Obama’s Re-Election Inspires Southern Secessionists

While there's no chance that the spate of secessionist rhetoric will dissolve the union, there is a seamy aspect to the surge in petitions. Little concrete information is known about most of the signatories, and southern nationalists have rallied around the idea.

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If you’re unhappy that Barack Obama was re-elected President last week, there’s always secession. At least that’s the solution advocated by the nearly 100,000 Texans who have signed a petition for secession first posted on the White House website Nov. 9. And they’re not alone. Since Obama won a second term, Americans from all 50 states have submitted similar secession petitions, each containing some version of this request: “Peacefully grant the State of __________ to withdraw from the United States of America and create its own NEW government.”

This new secessionist movement first got rolling in Louisiana, where Obama opponents submitted a petition to secede just hours after the President was declared the victor of a hard-fought presidential election. Similar petitions soon spread nationwide, boosted by the White House’s promise to review any petition submitted on its “We the People” site that garners more than 25,000 signatures. Sometimes such civic activism spurs change, such as when an Ale to the Chief petition prompted the White House to release its beer recipe earlier this summer. But beer-brewing and union-dissolving are not quite on the same scale, and for obvious reasons, secession is not a viable prospect — not least because the U.S. made unilateral secession illegal after the Civil War.

In a sense, the secessionist bandwagon is just comic relief — the despondent conservative’s answer to liberals who threatened to move to Canada when George W. Bush won a second term. Southern Republican governors like Texas’s Rick Perry — who back in 2009 appeared to float secession as a real recourse to federal interference — and Alabama’s Robert Benchley have flatly rejected the idea.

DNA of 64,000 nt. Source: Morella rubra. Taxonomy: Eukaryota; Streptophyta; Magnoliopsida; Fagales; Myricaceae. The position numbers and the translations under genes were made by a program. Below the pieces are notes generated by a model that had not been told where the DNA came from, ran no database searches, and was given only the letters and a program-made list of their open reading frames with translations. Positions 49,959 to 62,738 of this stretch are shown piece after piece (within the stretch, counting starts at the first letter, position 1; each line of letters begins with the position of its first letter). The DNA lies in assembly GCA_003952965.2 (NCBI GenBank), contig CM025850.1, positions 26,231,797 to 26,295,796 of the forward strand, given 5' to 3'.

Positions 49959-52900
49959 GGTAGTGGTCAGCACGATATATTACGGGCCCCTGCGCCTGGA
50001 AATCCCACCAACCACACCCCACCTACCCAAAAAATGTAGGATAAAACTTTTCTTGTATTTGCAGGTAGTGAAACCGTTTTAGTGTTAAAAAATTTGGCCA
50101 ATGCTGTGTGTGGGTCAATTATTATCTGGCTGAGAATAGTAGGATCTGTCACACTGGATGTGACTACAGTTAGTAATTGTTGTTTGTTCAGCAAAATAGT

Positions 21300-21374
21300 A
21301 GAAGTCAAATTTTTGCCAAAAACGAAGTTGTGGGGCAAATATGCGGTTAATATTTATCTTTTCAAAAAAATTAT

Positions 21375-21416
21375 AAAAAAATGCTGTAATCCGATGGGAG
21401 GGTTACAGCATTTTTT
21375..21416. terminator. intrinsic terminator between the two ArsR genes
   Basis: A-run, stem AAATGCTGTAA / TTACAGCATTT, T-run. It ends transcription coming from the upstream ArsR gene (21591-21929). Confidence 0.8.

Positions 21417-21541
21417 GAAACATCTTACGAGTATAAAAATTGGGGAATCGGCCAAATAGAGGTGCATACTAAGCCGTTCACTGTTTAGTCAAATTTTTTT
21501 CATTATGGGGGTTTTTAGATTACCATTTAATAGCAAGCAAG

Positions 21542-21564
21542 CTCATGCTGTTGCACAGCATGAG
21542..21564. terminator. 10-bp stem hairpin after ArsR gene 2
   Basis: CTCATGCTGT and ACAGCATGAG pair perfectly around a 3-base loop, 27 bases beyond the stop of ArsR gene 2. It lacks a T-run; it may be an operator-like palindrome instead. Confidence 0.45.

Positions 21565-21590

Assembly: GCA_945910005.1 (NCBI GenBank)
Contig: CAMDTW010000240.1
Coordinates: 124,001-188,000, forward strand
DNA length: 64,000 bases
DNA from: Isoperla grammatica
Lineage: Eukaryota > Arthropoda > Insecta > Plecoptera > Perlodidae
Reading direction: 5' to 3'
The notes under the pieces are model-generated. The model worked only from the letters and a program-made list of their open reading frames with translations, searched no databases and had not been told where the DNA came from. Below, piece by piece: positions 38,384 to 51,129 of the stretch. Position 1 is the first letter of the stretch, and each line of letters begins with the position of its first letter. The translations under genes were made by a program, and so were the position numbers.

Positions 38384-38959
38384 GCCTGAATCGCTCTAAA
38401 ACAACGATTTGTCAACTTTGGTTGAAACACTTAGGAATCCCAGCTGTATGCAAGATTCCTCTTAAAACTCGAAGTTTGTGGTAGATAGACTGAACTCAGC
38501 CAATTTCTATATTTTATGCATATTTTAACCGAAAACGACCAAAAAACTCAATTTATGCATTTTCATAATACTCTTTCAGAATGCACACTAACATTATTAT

But there is a seamy aspect to the surge in petitions as well. Little concrete information is known about most of the signatories. Their names have not been verified, and anyone can sign as many petitions as they like. Southern nationalists have rallied around the idea, and many may consider it a last-ditch effort to preserve the notion of white supremacy in the U.S. rather than a post-election joke.

“The election results were really great for our cause,” says Michael Cushman, 36, an advocate of secession and founder of the Southern Nationalist Network. “I think it was better that Obama won because it has revived a lot interest in secession in the South because he is very unpopular here.” Cushman, who works as an industrial worker in Aiken County, S.C, heard about the petitions on the White House site via social media. Unhappy with Obamacare and unemployment rates, Cushman says he is using this opportunity to work “nonstop” this week to urge his followers to drum up support for the secession petitions.

Counter petitions are taking the debacle to the other extreme. A petition to“Deport Everyone That Signed A Petition To Withdraw Their State From The United States Of America” has over 15,000 signatures, and “Strip the Citizenship from Everyone who Signed a Petition to Secede and Exile Them” has nearly 10,000. You know the idea has probably gone far enough when the White House had to remove the petition titled “Peacefully Grant the State of Herp-a-Derp to Withdraw from the United States of America and create its own NEW Government” for violating the site’s terms of participation. The White House has yet to say how it will respond to the petition wave. Between the lingering controversy over the Benghazi attack on Sept. 11, a CIA “Love Pentagon,” and a fast-approaching fiscal cliff, it’s fair to say that the President has other items on his agenda.